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  13. What an all encompassing post. You shared with us a little bit of everything. I am about to begin a memoir entitled “Climbing the Mango Tree.” It is by Madhur Jaffrey. I heard her on PBS talking about the Indian people do not use utensils but eat with heir fingers....even soup. Did you see this? I cannot wait to start the book tonite. It is going to be wonderful.

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    Replies
    1. Hello Genie,
      Thanks for stopping by. Most Indians prefer to use their fingers to eat. It is a matter of convenience as most Indian food requires the added capabilities of one's fingers to eat. It is almost impossible to enjoy a Naan or Roti using fork and knife. I feel no harm in eating with fingers if they are sanitized. I have never seen somebody having soup with their fingers though. Hope you will enjoy your book reading.

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  14. Wow!!! Too many photos to comment on. What a wonderful trip you had & so many interesting places. The food looks incredible. I've had Roti Bread but never realised it was made from Rice. Did I mention how beautiful the food looked. The pattern on the Squid was interesting. JW Kitchen... Jehovah's Witness Kitchen perhaps??? Would you like a Watchtower Magazine with your food??? ha ha!!! Thank you for sharing all these wonderful photos for us to enjoy Shiju. Hope you have a great weekend.

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    Replies
    1. Thank you Tony for stopping by. I like your humor. Roti's are usually made of wheat flour. The one displayed in this post is a kind specific to the region I visited in the trip. I am glad it's not Jehovah's Witness Kitchen. Quite a pain when they come knocking at the door. You too have a great weekend.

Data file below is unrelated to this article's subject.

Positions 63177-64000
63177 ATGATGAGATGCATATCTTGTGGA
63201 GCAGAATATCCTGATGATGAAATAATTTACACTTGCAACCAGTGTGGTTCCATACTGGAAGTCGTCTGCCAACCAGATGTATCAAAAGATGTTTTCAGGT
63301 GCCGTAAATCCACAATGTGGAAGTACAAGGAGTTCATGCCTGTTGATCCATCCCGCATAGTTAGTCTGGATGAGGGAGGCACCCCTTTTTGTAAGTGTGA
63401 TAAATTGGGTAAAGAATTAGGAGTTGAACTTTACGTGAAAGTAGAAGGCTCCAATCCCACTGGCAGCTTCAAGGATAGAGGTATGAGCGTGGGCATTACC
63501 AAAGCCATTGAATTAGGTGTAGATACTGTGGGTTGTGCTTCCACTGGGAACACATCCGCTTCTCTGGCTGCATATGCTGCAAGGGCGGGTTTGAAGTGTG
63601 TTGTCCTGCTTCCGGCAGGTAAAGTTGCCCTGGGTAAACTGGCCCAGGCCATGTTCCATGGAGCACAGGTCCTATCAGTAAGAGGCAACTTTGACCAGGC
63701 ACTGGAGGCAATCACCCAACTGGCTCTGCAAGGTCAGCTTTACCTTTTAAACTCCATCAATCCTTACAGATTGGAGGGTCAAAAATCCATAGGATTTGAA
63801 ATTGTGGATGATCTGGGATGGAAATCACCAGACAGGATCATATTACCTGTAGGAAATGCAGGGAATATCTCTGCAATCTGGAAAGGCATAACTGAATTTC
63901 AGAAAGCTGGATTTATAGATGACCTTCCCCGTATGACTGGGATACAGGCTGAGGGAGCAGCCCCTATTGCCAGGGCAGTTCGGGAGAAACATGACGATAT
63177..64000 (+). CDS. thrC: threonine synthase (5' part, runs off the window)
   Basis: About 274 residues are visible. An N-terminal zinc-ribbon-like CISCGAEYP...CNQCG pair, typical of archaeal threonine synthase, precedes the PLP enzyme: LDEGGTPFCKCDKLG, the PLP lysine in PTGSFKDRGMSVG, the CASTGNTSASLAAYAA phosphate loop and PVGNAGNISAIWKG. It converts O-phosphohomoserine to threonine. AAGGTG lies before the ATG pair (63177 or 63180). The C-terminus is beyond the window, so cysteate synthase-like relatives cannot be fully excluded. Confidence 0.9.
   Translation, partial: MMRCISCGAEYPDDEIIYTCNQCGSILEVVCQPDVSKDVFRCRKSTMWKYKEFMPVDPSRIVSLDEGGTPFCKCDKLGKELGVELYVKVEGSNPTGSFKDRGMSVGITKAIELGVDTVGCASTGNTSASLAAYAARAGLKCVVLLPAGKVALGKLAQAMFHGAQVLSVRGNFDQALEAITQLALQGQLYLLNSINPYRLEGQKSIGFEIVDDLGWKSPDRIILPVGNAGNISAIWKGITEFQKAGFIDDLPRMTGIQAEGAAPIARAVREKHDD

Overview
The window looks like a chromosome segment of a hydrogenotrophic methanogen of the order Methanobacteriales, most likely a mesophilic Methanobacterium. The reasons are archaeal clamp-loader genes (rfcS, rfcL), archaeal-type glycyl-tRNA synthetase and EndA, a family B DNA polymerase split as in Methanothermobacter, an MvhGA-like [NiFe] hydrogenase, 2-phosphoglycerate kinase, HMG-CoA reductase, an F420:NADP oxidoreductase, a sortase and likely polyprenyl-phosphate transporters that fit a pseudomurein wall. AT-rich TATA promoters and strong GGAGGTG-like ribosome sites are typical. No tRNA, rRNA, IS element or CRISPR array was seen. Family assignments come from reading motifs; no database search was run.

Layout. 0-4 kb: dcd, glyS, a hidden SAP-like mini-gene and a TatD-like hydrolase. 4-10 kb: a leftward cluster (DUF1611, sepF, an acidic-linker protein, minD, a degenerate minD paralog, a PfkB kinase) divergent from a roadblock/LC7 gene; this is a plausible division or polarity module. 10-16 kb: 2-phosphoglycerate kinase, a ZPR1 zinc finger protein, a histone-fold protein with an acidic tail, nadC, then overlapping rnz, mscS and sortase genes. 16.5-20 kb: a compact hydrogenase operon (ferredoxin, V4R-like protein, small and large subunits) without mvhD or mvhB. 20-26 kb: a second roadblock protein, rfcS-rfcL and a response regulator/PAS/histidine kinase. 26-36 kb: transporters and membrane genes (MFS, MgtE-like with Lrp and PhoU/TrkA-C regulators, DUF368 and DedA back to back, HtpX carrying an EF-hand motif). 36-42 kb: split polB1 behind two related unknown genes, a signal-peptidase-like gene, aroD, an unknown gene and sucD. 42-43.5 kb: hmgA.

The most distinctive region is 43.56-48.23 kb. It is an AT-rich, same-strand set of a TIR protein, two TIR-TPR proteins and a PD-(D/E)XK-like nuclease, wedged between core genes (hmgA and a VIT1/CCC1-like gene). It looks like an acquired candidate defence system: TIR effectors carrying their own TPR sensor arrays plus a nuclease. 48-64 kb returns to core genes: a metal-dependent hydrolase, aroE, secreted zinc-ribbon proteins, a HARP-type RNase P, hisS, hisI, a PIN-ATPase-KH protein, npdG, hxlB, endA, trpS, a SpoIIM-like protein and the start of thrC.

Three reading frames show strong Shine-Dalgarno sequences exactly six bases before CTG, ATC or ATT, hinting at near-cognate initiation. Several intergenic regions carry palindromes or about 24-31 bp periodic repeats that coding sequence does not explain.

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  15. Hello!:) Amazing photos of deliceous looking food. Glad you enjoyed your trip, and I learnt about some dishes that I would'nt otherwise have known about, thankyou!:)

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  16. Hello, just stopping back to say thank you for linking up and sharing your post. Have a happy weekend!

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  17. Wonderfull post and photos, greeting from Belgium
    http://retriever-louisettesblogs.blogspot.com

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  18. Great trip and photos

    http://louisette.eklablog.com

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  19. I really enjoyed the trip along with you. I studied each photo and took my time scrolling. What fun it has been for me! Thanks for the post!

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    Replies
    1. Thank you Jeannie. When I was writing this post, I thought nobody will have the patience to scroll through these 85 photographs and post a comment in the end. Glad to have people like you here who really cheer me up.

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  20. It was like a progressive dinner type meal through an exotic land. - Margy

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  21. Thanks for sharing your foodie adventures with us and for sharing the love up-close with I Heart Macro!

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  22. Wow....lots and lots of photos!!! What an adventure. I'm happy you took us all along with you.

    Thanks so much for using the linking tool this weekend at I'd Rather B Birdin'...it's appreciated!!!

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  23. Excellent pictures. Now I need to go brew some coffee!

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  24. Wow lots and lots of pictures. Interesting to follow your adventure.

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  25. My favorite would have to be those prawns! They really look yummy. Thank you for linking in with "Through My Lens".

    Mersad
    Mersad Donko Photography